using a screen reader
using a screen reader
If you are already familiar with screen readers you can skip this activity.
A simulation that demonstrates how a web page might be read by a screen reader and speech synthesiser is available on the Web AIM site.
This site contains an audio file of a screen reader reading a website that has been designed with some common accessibility errors. It also provides a visual version of the site.
The simulation requires the Shockwave plug-in. If you do not have this plug-in on your computer the website will prompt you to install it. Altenatively you may wish to download and install it now from www.adobe.com/ shockwave/ download/. Shockwave is also required for Activity 4.
Run the simulation and try to answer the three questions provided on the simulation page under the heading ‘Tasks’. To make the simulation easier to understand try pressing ‘c’ to make captions appear, and pressing ‘i’ to see a screenshot of the page that is being read out.
Access for partially sighted people
Partial sight is caused by a variety of eye conditions, which affect vision in different ways. This means that partially sighted people have a range of different needs for accessing the output of a computer.
Colours and fonts
Partially sighted people may require particular computer display settings to optimise their ability to see the screen. For example, some people find that particular colour combinations for text and background are easier to see. A common preferred combination is yellow text on a black background. Some people may prefer certain font styles, such as sans serif fonts, or may need larger font sizes in order to read text. Such people may change the default font or increase the font size via operating system settings.
Some people who require large fonts, or who need to enlarge pictures or icons, may use a software magnifier. A basic magnifier is available within operating systems such as Windows and Mac OS. More sophisticated software magnifiers are also available, which provide additional functionality, such as the following:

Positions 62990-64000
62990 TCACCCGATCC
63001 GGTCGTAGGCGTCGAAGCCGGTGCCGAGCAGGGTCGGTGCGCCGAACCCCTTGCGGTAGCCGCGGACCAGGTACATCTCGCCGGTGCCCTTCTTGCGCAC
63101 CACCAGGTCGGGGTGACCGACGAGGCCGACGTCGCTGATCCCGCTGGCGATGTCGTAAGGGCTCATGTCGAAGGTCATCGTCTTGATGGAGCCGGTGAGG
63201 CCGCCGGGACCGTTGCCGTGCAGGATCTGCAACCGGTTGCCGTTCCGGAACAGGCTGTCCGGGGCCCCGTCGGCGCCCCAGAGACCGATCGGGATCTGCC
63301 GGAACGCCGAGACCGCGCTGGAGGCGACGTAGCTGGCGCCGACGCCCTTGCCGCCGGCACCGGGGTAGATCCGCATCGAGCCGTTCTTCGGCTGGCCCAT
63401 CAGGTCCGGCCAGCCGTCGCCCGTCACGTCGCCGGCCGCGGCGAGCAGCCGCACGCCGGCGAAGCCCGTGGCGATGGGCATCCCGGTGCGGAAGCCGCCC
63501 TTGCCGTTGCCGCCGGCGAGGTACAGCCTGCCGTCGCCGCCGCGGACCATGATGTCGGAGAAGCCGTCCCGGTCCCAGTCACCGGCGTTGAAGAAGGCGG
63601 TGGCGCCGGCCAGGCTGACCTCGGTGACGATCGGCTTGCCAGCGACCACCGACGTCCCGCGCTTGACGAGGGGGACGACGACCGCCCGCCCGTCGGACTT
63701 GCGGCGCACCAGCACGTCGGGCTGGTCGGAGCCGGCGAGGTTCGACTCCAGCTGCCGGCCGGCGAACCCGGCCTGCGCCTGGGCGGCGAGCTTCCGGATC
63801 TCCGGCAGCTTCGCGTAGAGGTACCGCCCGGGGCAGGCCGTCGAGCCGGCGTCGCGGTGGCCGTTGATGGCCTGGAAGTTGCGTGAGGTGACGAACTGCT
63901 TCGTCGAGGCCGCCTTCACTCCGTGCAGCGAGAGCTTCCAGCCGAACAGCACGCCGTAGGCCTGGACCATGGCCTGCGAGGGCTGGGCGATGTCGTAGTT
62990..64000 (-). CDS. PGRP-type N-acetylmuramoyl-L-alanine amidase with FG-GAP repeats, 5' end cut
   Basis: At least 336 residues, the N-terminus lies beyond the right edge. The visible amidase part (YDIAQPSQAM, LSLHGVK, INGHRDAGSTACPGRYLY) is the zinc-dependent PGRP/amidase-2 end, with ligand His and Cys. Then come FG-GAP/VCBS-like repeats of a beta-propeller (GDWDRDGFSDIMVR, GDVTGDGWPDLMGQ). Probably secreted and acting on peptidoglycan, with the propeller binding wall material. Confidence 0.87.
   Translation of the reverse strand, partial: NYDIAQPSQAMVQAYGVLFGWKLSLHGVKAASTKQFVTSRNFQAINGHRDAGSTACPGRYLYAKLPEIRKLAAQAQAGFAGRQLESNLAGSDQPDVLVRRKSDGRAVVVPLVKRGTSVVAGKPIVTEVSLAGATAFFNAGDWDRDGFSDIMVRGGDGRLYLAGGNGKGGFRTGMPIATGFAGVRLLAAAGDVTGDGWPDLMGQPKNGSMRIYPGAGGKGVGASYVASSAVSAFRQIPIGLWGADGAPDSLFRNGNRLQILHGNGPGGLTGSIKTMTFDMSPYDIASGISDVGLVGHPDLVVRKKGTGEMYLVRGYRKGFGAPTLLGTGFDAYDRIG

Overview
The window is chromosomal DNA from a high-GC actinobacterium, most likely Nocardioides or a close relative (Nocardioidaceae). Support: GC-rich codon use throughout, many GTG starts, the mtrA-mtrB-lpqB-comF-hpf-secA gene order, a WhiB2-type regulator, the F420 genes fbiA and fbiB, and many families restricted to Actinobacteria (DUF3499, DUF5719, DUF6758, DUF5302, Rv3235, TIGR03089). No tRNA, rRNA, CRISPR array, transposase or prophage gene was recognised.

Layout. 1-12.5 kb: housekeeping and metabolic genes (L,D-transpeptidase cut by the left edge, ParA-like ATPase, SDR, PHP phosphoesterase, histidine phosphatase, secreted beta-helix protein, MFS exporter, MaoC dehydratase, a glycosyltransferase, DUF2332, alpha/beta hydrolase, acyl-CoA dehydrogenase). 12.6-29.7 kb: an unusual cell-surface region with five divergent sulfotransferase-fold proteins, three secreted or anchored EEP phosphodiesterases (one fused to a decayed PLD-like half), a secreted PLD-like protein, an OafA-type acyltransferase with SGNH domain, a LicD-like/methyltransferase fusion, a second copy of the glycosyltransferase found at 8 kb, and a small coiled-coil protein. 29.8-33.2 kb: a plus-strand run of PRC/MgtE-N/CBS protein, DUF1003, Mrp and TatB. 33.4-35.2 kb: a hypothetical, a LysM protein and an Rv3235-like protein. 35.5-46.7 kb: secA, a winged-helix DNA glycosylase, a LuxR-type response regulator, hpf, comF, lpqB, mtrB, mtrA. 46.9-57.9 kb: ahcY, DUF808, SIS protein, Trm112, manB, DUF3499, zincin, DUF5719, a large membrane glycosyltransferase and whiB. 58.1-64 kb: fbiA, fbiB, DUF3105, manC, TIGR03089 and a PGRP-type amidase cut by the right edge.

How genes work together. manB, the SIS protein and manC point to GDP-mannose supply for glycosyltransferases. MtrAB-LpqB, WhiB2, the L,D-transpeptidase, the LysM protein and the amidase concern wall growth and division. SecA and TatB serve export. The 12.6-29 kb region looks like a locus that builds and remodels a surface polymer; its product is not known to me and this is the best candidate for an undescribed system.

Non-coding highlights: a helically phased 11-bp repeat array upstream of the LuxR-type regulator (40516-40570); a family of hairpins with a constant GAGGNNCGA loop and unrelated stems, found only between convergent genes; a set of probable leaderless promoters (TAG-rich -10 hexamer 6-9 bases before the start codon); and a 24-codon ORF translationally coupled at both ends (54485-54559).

Magnification of the whole screen (see picture below)
Magnification of the area around the mouse cursor (like an on-screen magnifying glass) (see picture below)
Magnification of half of the screen (vertical or horizontal split) (see picture below)
Colour settings applied to everything on screen (see picture below)
Speech output, which reads everything on the screen in synthesised speech
Partially sighted people may use a combination of any or all of the above settings and programs, depending on their particular circumstances or the task they are performing.
It is important to understand that when the screen, or a portion of the screen, is magnified a smaller proportion of the screen can be seen at one time. This will have an impact on tasks that require the user to monitor or look at different parts of the screen at the same time. For example, a user with unimpaired sight who is loading a web page can easily glance at the browser status bar to monitor the loading progress. In contrast, someone using a screen magnifier will have to move the magnified area to the status bar to read it, and then return the magnifier to the top of the screen to start reading the page.
As mentioned above, screen magnifying software can provide speech output. This can help to overcome the difficulty described above of needing to look at, or monitor, different parts of the screen.
A list of some of the screen magnifiers currently available is provided on the Resources page at the end of this section. Navigate there using the 'jump to' facility in the navigation bar at the top of this page.
PC input by partially sighted people
Partially sighted people can learn to touch-type as sighted people do. However, this can be a difficult process if you cannot see the screen or the keyboard clearly. A simple, low-tech solution to make the keyboard more visible is the use of large print labels, which can be attached to the keys. Alternatively, a high contrast keyboard can be used; for example a black keyboard with black keys with yellow characters. In addition, speech output software can announce every key that is pressed so that the user can receive feedback as they type. Partially sighted people may use a mouse as well as the keyboard, depending on their level of vision.